Encouraging Collective Intelligence for the Common Good:
How Do We Integrate the Disparate Pieces?

Workshop Overview and Objectives

Largely due to the Internet and the tremendous increase in digital network communications world wide, researchers, community members, activists, and many others are exploring new ways of empowering citizens with a wide variety of innovative systems that promote Collective Intelligence for the Common Good (CI4CG). The proposers of this workshop have also co-founded a community / network devoted to this theme. These approaches may turn out to be particularly fortuitous since, in addition to the timeless problems such as inequality and oppression, many of the new problems that the citizens of the world now face (climate change, for example) offer unprecedented challenges, and the creativity, dedication, values, and other resources that communities could potentially contribute are likely to be needed.

According to the principles we developed for our Collective Intelligence for the Common Good Community / Network, "we use the expression "common good" to mean something that approximates a universal benefit, something that everybody - in theory - would want. Admittedly imprecise - like many of the words we commonly use, such as democracy or community - the pursuit of the common good will generally mean finding peaceful ways to resolve conflict, building a more equitable society, securing a healthy and diverse environment for ourselves and future generations, and respecting cultural diversity."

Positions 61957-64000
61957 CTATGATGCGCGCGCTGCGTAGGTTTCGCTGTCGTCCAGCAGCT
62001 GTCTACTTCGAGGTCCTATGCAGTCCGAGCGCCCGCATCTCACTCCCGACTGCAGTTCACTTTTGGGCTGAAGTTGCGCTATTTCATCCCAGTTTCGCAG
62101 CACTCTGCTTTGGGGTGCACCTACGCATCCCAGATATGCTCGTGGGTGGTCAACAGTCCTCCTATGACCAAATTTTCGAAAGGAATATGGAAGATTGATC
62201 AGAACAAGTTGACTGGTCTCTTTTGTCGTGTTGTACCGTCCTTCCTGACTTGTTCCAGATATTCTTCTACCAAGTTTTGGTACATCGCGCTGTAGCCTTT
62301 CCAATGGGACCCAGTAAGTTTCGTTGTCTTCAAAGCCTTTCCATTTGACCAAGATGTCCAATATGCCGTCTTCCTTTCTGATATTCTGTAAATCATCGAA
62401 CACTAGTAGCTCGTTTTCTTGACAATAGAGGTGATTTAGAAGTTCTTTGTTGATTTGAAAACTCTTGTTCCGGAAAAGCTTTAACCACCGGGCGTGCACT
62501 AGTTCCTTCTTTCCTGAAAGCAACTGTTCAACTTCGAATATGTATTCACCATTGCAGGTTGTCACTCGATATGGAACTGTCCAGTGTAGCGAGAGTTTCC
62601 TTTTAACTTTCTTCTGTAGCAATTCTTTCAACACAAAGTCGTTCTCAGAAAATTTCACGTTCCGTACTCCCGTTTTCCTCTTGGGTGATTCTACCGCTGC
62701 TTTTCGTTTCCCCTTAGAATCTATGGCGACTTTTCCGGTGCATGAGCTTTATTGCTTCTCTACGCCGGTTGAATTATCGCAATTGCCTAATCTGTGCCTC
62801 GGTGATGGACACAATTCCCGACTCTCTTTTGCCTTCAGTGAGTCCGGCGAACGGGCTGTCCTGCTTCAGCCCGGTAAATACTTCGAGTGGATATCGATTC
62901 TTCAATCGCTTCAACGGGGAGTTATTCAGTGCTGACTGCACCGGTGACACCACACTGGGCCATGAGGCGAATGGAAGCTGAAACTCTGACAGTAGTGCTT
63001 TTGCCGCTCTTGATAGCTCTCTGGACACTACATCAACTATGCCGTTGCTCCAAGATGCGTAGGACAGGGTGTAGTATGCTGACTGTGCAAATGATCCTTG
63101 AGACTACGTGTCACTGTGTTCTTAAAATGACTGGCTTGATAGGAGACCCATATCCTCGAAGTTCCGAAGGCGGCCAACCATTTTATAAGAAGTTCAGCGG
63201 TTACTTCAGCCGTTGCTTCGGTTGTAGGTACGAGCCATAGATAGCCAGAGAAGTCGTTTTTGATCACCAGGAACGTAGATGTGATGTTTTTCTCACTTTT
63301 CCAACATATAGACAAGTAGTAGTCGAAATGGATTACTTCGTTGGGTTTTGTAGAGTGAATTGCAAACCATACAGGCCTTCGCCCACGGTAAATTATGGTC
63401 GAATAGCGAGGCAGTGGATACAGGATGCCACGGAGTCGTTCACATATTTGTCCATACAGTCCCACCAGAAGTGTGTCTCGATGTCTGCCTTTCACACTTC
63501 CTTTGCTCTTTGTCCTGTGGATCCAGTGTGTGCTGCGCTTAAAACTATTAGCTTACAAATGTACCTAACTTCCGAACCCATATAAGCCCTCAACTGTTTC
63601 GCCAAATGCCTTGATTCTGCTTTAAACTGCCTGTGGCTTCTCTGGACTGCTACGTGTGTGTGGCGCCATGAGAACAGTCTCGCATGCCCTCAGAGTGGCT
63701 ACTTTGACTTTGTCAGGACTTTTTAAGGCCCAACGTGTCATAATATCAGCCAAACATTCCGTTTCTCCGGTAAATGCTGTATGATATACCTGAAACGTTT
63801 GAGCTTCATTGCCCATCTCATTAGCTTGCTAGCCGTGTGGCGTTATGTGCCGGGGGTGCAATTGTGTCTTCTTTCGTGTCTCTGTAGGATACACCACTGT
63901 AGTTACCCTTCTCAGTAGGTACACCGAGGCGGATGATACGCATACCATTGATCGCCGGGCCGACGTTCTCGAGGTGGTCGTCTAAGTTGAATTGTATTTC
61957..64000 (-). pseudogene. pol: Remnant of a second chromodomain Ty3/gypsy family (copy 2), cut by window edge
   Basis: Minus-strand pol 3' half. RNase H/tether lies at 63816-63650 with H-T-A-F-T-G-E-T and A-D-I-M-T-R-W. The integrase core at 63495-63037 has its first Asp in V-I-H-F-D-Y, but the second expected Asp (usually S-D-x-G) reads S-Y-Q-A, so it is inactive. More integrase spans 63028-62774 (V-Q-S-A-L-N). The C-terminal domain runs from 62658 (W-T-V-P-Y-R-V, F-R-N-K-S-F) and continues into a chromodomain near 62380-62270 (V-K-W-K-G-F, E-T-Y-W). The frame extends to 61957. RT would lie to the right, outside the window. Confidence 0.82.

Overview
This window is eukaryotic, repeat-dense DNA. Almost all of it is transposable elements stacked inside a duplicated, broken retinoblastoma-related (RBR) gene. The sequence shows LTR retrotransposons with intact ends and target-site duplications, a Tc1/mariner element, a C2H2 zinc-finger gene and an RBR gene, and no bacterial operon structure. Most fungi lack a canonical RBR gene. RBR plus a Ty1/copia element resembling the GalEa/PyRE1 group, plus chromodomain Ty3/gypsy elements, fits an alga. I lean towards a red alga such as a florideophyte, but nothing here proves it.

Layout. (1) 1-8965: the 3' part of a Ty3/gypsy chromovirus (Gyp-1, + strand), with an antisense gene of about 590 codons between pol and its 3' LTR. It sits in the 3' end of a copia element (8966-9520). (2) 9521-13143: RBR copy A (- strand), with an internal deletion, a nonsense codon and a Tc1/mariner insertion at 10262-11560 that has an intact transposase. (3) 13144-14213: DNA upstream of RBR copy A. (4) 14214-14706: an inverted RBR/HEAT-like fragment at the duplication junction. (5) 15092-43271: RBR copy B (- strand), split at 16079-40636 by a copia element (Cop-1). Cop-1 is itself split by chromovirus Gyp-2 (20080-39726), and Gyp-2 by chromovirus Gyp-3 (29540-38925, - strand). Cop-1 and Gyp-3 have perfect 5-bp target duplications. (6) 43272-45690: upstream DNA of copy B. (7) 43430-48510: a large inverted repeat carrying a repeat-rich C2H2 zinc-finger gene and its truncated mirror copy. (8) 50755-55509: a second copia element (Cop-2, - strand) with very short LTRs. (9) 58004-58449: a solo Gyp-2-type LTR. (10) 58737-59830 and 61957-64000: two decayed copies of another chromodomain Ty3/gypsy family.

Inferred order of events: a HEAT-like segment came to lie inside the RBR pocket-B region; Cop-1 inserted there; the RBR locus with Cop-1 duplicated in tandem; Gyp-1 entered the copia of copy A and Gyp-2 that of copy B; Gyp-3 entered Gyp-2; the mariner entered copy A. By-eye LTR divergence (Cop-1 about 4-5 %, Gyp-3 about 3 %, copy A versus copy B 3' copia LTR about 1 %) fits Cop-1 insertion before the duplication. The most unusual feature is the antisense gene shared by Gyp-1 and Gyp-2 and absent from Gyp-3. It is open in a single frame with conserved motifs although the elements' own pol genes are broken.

In relation to the wider Collective Intelligence research spectrum, we define Collective Intelligence for the Common Good as a distinctive type of collective intelligence, which emerges in civic contexts, and it is aimed at generating societal good; improving civic engagement; enabling democratic decision making and deliberation; and producing, collectively built and owned, transformative solutions to complex societal challenges.

While the idea of Collective Intelligence for the Common Good may seem a common theme of venues such as the Communities and Technologies conferences, it is often implicit. We suspect that by intentionally surfacing this idea and facing it directly we may be able to understand it better and make more progress as a community. It is our intent - and hope - to create new frameworks and research directions that help orient future work collaborative and effectively.

The broad goal of this workshop is to explore this new concept. We will do this primarily through a focus on existing and in-work systems. We are interested in mutual learning among people who are thinking about or already developing relevant systems. More specifically we plan to uncover and develop:

  • ideas for future collaboration, and
  • integration between systems.

In many cases the current systems focus on a small number of functions. Intelligence, however, weaves together a variety of functions into one and it seems likely that our systems should do likewise. While we are unlikely to solve the question of integration in this workshop, we may be able identify mechanisms that various systems could use and thus move this aspect forward.